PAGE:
clear that “the subjects of ongoing government investigations often have a legitimate
interest in ensuring that the existence of otherwise confidential government investigations
are not publicly disclosed.” 195 F. Supp. 3d at 13 (emphasis added). Accordingly, it was
ECMC’s interest to keep this investigation confidential and the best way to do that was to
comply with the CIDs by the deadline. If ECMC believed the CIDs were improper or
unclear, then it should have filed “with the Bureau a petition for an order by the Bureau
modifying or setting aside the demand,” 12 U.S.C. § 5562(f)(1), which ECMC did not do
To avoid additional motion practice at this time, the Court finds that no clarification
is needed here because the Order properly required the parties to meet and confer regarding
ECMC’s deficiencies, set a timeline for ECMC to produce documents, and required ECMC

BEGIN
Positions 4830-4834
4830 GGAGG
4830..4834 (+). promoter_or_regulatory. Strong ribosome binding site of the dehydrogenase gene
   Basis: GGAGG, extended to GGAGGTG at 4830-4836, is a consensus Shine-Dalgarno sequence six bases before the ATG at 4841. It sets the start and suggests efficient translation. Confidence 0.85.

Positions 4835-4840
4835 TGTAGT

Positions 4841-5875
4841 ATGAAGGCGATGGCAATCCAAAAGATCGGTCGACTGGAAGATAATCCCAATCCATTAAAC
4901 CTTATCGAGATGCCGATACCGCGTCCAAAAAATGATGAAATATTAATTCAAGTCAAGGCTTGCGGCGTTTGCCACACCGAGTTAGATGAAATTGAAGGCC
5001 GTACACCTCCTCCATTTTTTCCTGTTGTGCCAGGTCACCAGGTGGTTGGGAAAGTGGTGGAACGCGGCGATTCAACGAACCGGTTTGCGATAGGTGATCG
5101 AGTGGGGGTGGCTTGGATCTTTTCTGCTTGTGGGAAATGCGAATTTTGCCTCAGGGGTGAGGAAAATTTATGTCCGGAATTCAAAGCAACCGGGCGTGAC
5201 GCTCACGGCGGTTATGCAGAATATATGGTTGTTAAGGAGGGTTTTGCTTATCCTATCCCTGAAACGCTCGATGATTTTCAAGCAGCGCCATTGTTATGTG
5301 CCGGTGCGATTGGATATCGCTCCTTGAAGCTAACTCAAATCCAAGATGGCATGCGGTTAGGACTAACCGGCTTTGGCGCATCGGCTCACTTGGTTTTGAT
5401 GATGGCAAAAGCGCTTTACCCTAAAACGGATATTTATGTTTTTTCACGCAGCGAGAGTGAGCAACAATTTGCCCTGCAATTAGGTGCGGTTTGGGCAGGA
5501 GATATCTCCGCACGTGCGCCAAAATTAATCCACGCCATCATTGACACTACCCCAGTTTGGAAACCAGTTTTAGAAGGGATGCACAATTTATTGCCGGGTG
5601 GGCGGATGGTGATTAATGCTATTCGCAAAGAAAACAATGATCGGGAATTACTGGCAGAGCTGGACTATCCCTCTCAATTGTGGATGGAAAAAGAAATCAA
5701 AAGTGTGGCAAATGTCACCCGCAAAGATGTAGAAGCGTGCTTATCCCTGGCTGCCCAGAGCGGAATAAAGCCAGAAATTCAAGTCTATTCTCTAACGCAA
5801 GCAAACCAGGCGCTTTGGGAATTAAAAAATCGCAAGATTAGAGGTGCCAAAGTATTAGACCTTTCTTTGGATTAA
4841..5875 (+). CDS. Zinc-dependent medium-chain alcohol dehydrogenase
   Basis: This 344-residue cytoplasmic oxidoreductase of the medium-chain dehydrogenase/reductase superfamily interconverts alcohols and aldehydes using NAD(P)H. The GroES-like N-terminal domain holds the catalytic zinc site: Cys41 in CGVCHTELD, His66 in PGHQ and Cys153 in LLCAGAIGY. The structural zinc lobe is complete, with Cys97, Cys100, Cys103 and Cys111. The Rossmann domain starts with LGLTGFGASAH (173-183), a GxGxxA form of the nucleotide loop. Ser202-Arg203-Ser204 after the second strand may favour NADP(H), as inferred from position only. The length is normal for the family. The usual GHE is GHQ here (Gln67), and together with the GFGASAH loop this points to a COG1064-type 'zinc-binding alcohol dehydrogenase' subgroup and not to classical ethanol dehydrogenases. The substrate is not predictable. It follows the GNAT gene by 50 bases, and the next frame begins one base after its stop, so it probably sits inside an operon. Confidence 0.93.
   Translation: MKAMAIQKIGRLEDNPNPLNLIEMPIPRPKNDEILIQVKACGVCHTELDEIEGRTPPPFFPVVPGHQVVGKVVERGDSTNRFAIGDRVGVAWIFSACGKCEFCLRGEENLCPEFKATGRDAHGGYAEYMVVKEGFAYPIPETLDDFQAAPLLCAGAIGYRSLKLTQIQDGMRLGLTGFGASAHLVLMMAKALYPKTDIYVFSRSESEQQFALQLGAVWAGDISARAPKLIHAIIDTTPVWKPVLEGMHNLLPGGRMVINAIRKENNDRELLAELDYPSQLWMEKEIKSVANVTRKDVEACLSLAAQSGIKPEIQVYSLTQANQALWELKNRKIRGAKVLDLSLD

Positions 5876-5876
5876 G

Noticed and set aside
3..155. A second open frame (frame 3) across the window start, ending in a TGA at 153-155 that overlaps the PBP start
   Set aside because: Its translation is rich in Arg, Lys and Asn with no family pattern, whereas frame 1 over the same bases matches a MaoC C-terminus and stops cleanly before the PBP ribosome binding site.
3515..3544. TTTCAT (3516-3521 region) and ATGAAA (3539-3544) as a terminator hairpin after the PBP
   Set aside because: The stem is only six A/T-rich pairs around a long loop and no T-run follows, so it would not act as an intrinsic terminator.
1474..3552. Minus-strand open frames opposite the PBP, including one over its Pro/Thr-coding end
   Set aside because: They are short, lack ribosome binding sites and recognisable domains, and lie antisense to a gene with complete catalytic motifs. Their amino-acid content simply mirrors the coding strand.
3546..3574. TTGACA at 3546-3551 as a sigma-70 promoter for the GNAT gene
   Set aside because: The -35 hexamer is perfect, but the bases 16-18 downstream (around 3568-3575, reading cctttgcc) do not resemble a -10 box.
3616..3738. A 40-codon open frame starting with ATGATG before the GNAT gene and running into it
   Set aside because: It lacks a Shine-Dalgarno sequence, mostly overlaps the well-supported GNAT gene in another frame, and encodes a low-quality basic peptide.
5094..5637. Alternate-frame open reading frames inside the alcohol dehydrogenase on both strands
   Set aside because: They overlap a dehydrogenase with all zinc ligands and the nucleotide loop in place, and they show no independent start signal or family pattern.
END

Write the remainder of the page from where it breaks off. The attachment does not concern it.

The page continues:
to sign the certificate of compliance. ECMC fails to cite, and the Court did not find, any
precedent finding that such requirements are unreasonable or require clarification.
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(N.D. Cal. Dec. 7, 2006) (considering defendant’s motion seeking clarification of
magistrate’s discovery orders). Notably, ECMC has filed a motion for a time extension
[Doc. No. 41], which has been granted [Doc. No. 43], effectively rendering this argument
Based on the submissions and the entire file and proceedings herein, IT IS
HEREBY ORDERED that ECMC’s objections [Doc. No. 36] are overruled and the Order
Dated: January 11, 2022
s/ Susan Richard Nelson
SUSAN RICHARD NELSON
United States District Judge
The Court notes that ECMC’s argument that it does not know how to “fully comply”
with the CIDs, (Resp’t Objs. at 12), seemingly contradicts ECMC’s contention that it was
“continu[ing] to comply with the CIDs” at all times before and after the CFPB filed the
Petition. (Id. at 1–2 (“Yet, despite ECMC’s significant cooperation and compliance with
the CIDs . . . .”), 4.) It is improper for a subject of an investigation to claim compliance
while at the same time stretching deadlines out by more than one year, effectively avoiding
disclosure and wasting government resources.